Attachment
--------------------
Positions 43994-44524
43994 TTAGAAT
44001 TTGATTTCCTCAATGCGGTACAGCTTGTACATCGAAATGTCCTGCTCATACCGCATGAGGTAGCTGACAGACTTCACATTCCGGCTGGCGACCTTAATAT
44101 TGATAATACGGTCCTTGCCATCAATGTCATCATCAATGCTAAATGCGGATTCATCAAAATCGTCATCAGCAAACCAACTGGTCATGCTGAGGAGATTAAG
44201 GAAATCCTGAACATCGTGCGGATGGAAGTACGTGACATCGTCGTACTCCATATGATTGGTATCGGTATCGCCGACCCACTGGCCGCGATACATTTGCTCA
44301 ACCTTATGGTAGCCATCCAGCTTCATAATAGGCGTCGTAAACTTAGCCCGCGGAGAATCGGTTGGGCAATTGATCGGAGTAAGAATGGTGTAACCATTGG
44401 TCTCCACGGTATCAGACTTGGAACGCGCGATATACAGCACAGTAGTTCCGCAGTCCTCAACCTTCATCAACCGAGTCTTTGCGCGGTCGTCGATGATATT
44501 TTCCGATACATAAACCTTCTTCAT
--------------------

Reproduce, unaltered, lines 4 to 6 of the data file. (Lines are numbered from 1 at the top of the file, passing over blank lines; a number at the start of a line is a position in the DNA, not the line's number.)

44101 TGATAATACGGTCCTTGCCATCAATGTCATCATCAATGCTAAATGCGGATTCATCAAAATCGTCATCAGCAAACCAACTGGTCATGCTGAGGAGATTAAG
44201 GAAATCCTGAACATCGTGCGGATGGAAGTACGTGACATCGTCGTACTCCATATGATTGGTATCGGTATCGCCGACCCACTGGCCGCGATACATTTGCTCA
44301 ACCTTATGGTAGCCATCCAGCTTCATAATAGGCGTCGTAAACTTAGCCCGCGGAGAATCGGTTGGGCAATTGATCGGAGTAAGAATGGTGTAACCATTGG